4. Eat protein, but not too much.
☛Children under 3 should get at least 13 grams of protein per day. Children aged 4-8 should get 19 grams a day. Children between 9 and 13 should get 34 grams a day
☛Teenagers need more protein than children, and boys usually need more than girls. Young women aged 14-18 should get at least 46 grams a day, and young men aged 14-18 should get at least 52 grams a day.
☛Adult women should get at least 46 grams of protein a day, although elderly women may need to eat 50 or more to help prevent bone loss. Adult men should get at least 56 grams of protein per day.
☛High protein consumption can affect your body’s ability to absorb calcium. Eat plenty of fruits and vegetables, especially those high in potassium, to counteract any of these negative effects.
☛Animal protein that is high in saturated fat, such as red meat and dairy products, can cause health issues if you eat them too often. Healthy diets incorporate protein from a variety of sources, including lean meats, eggs, and vegetables and whole grains.
5. Include magnesium in your diet.
☛Infants younger than 1 year should get between 30-75mg per day. Children from 1-3 should get 80mg daily. Children aged 4-8 need 130mg per day. Children from 9-13 need 240mg a day.
☛Teenage boys need 410mg per day. Teenage girls need 360mg. Pregnant teenagers should get at least 400mg daily.
☛Adult males should get between 400-420mg per day, and adult females should get at least 310-320mg per day.
☛There are many rich sources of dietary magnesium, including nuts, green leafy vegetables, whole grains, and legumes. Most food that provides dietary fiber will also provide magnesium.
☛Avocados, potatoes with their skins, and bananas are also good sources of magnesium.
☛Magnesium competes with calcium for absorption in your body, so if your calcium levels are already low, magnesium may cause a calcium deficiency. Getting enough calcium and magnesium will help keep you and your bones strong and healthy.
6. Eat foods rich in B vitamins.
☛Infants under 1 year should get between 0.4-0.5mcg per day. Children between ages 1-3 should get 0.9mcg, and between ages 4-8 should get 1.2mcg. Children who are between 9 and 13 years old should get 1.8mcg per day.
☛Children 14 and older and adults should get at least 2.4mcg of Vitamin B12 daily. Pregnant and lactating women should get slightly more vitamin B12, between 2.6-2.8mcg.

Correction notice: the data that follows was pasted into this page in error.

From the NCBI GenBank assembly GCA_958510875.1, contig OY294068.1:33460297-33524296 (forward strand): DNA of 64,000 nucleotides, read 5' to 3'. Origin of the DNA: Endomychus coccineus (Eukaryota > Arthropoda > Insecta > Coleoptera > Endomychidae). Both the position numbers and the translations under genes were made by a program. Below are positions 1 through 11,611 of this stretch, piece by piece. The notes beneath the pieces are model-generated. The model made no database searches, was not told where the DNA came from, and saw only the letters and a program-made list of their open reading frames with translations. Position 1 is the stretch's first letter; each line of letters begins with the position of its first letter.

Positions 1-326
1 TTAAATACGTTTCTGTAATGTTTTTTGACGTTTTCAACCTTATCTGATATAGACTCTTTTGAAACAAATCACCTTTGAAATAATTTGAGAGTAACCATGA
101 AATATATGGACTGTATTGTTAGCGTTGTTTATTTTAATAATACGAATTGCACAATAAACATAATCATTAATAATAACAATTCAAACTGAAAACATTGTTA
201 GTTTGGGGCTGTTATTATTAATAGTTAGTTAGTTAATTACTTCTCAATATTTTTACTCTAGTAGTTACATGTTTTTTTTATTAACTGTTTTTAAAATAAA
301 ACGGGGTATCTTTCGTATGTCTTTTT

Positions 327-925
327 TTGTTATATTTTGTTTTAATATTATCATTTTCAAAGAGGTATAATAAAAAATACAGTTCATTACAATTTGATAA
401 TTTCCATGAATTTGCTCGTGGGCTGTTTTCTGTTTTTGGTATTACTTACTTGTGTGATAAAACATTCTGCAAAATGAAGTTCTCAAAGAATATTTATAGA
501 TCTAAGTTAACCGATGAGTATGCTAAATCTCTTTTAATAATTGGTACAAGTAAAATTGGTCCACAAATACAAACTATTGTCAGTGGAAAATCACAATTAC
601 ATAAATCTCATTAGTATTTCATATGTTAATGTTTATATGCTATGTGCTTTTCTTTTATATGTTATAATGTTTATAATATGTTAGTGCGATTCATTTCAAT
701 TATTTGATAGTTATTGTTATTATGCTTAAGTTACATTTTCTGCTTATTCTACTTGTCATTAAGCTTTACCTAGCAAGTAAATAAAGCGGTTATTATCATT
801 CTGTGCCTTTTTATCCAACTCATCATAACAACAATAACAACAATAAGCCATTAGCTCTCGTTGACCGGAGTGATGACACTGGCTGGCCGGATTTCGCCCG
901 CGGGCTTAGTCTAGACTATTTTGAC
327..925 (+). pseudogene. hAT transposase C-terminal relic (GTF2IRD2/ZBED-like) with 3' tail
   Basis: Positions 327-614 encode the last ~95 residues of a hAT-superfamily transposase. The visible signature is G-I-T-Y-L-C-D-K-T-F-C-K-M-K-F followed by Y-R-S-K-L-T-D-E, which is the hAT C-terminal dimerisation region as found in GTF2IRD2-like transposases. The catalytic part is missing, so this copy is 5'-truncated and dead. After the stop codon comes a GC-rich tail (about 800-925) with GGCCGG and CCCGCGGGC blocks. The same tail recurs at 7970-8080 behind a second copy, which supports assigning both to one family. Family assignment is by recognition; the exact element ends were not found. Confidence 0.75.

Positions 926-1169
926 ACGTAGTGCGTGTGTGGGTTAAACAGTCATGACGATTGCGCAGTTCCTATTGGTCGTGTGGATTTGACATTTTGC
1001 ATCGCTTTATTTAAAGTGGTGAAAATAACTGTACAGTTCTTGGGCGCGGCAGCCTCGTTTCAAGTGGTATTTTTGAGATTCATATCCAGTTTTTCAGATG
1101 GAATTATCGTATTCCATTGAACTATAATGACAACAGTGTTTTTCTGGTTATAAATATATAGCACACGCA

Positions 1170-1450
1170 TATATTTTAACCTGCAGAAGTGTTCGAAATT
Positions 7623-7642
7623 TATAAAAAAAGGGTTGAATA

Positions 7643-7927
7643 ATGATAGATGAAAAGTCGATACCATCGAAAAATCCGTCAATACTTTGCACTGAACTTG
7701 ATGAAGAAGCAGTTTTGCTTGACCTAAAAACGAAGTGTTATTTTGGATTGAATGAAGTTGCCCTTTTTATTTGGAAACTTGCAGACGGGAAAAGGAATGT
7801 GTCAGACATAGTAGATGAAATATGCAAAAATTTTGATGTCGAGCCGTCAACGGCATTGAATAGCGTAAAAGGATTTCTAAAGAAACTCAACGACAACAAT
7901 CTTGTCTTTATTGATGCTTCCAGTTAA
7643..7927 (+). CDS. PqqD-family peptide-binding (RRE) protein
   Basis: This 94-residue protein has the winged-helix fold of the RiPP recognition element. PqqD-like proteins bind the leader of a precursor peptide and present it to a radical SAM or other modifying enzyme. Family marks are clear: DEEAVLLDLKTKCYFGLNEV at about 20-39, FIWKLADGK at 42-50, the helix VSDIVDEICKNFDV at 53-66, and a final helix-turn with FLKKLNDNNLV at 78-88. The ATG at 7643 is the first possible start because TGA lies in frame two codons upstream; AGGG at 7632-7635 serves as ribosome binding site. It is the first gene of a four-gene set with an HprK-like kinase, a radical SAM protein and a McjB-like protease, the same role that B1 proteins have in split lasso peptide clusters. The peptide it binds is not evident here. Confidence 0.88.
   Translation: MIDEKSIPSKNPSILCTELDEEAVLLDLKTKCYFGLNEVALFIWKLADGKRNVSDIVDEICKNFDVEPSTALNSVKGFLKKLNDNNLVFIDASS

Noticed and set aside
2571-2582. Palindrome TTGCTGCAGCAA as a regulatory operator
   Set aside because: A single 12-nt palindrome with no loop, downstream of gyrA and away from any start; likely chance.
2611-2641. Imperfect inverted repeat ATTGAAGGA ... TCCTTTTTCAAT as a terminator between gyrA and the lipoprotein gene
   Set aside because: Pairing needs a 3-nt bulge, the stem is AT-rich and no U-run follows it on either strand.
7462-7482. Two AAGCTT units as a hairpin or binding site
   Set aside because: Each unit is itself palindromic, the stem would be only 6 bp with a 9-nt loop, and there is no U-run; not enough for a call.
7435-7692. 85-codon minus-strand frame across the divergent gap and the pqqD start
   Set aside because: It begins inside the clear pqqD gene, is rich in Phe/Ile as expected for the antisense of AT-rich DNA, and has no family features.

☛Vitamin B12 is found mostly in animal products and is not generally found in plant foods. Good dietary sources of Vitamin B12 include shellfish, organ meats, beef and red meat, and fish. Fortified dairy products and cereals can also contain B12.
☛Because B12 rarely exists naturally in plant-based food, vegetarians and vegans may find it more difficult to get adequate B12. B12 is also available as a dietary supplement as a capsule or sublingual liquid.
7. Get enough vitamin C.
☛Infants under 1 year can get sufficient vitamin C from formula or breastmilk. Children 1-3 should get at least 15mg per day. Children 4-8 should get 25mg daily. Children between ages 9-13 need 45mg a day.
☛Older teens (14-18) need 65-75mg per day. Adult men should get at least 90mg of vitamin C per day, and adult women should get at least 75mg per day.
☛Pregnant women should get between 80-85mg a day, and breastfeeding women should get between 115-120mg a day.
☛Excellent dietary sources of vitamin C include Citrus fruits and juices, red and green peppers, tomatoes, kiwifruit, strawberries, cantaloupe, and Brussels sprouts.
☛Cabbage, cauliflower, potatoes, spinach, and peas, as well as fortified cereals and other products, are also good sources.
☛People who smoke should consume at least 35mg more than the daily recommendation. Smoke decreases your body’s vitamin C levels.
8. Get enough Vitamin K in your diet.
☛Infants under 6 months should get 2mcg per day. Infants 7-12 months should get 2.5mcg. Children between 1 and 3 need at least 30mcg daily. Children between 4-8 should get 55mcg. Children between 9-13 should get 60mcg.